Now, here’s where we get to why so many people have trouble catching and/or handling these types of horses. Once again, assuming they can catch the horse easier in an enclosed area, they proceed to chase. The horse runs and perhaps bucks. This is dangerous and counter-productive to the horse’s training. Horses are hard wired to run away. It’s what they do. And young horses with a lot of energy and little experience are the biggest offenders.
What I did was nothing. I just stood there and let him run around until he realized I was not going to chase him. Then, he slowed down and walked around. I took a slow step towards him, talking to him in a casual conversation tone. “Hey buddy, how you doing? Look at that hay over there, doesn’t that look yummy?”
As he moved I took a single step nearer to him, nothing threatening. The last thing you want is to be threatening or let the horse on to your plan. Remember, horses are intuitive and instinct tells them to sense threats, even something as simple as being caught by a trusting human. Be calm, be gentle, be non-threatening.
Eventually, he made his way over to sniff the hay, so I walked over. He moved into the corner of the paddock. Again, here is a big no-no mistake a lot of people make; he’s trapped in the corner, now we can get him! No! There’s your key…trapped! Fight or flight. If he feels he cannot get away that’s when you have to worry about getting kicked or trampled. He was still near the hay and water bucket, so I reached down and grabbed some wet hay from the bucket, sniffed at it and gentle spoke. “Mmm, delicious. Wouldn’t you like some of this hay?” I put the hay down and stood there. Patience is key! It only took about ten more seconds and he came over to see this curious human who had been just standing in the paddock with him for the last five minutes. I pet his face gentle and eased the lead rope on.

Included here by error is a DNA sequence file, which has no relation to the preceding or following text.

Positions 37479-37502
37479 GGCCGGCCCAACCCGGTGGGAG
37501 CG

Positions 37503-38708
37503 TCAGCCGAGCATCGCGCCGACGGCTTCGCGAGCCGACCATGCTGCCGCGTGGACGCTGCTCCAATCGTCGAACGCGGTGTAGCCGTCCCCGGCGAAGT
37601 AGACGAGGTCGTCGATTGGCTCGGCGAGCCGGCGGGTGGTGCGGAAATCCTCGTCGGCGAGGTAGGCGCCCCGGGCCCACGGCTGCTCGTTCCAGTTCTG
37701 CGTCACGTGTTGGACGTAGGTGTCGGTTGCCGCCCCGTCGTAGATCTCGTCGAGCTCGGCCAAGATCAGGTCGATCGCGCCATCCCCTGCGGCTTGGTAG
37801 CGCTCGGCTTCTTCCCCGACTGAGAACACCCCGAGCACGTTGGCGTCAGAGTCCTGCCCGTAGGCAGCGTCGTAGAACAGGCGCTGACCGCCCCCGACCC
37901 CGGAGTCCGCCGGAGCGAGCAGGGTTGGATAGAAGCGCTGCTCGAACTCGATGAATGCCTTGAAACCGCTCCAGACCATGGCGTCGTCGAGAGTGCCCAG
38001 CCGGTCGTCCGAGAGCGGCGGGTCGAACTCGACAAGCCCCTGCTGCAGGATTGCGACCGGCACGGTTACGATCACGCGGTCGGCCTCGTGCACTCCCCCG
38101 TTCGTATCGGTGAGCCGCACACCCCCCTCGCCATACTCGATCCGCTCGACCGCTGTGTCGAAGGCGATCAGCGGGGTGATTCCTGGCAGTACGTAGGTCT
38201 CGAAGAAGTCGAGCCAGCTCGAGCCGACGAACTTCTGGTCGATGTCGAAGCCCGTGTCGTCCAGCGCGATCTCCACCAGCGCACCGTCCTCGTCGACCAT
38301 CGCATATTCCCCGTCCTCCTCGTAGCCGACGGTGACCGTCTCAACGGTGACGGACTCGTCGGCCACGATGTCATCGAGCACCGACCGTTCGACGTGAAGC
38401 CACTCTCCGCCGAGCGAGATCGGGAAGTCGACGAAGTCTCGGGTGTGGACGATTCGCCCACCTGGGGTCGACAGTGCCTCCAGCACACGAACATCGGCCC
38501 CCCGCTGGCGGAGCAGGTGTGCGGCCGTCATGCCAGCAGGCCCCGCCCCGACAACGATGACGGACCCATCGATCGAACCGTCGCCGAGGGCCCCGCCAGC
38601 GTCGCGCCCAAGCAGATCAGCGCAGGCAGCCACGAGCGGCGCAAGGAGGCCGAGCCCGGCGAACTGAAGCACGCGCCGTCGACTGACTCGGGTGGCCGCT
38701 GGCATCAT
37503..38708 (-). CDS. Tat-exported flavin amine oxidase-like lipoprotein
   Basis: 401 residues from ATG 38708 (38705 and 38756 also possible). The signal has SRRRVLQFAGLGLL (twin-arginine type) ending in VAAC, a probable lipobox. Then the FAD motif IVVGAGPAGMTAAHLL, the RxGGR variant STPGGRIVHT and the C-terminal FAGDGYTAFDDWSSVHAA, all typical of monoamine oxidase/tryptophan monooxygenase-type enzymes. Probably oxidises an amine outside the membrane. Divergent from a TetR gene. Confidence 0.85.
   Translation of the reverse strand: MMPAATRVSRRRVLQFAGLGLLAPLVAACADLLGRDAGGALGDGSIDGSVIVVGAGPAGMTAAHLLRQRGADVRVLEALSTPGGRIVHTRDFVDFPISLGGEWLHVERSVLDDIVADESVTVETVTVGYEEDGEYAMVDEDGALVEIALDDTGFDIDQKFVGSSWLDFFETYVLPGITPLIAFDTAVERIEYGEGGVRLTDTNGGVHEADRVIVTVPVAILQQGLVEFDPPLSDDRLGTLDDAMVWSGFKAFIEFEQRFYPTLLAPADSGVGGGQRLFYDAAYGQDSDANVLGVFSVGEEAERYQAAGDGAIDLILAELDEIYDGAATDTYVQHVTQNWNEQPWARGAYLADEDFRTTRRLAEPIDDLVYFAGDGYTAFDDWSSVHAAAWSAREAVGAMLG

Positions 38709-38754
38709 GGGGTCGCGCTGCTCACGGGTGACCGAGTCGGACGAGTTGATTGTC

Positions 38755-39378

The next step is another area where many people err: leading the horse away once caught. Most assume, “hey, I got the horse. I no longer need to be gentle or cautious.” Wrong! particularly with young and very energetic horses. Suddenly they realize they are no longer in an enclosed area and some will try to get away. As this young horse tested me, I looked him in the eye, shanked the lead lightly just once, at the same time firmly stating, “relax!” Then I stood in that spot and pet him until he calmed and realized he couldn’t intimidate me into letting go, and that we were going nowhere until he was calm. In a case like this, a chain over the nose can be helpful, but is not always necessary.
Walking him away, I put my right hand on his shoulder, my left hand held the lead. This I do with all horses that don’t lead well. This keeps the horse at a respectful distance from you, while at the time providing a bit of comfort for the horse. It also helps you to respond faster if the horse tenses suddenly you will know something may happen, and be prepared to react. I also talked to him gently the entire time. Never dismiss the power of gentle speech. And never dismiss the power of patience and calmness, always!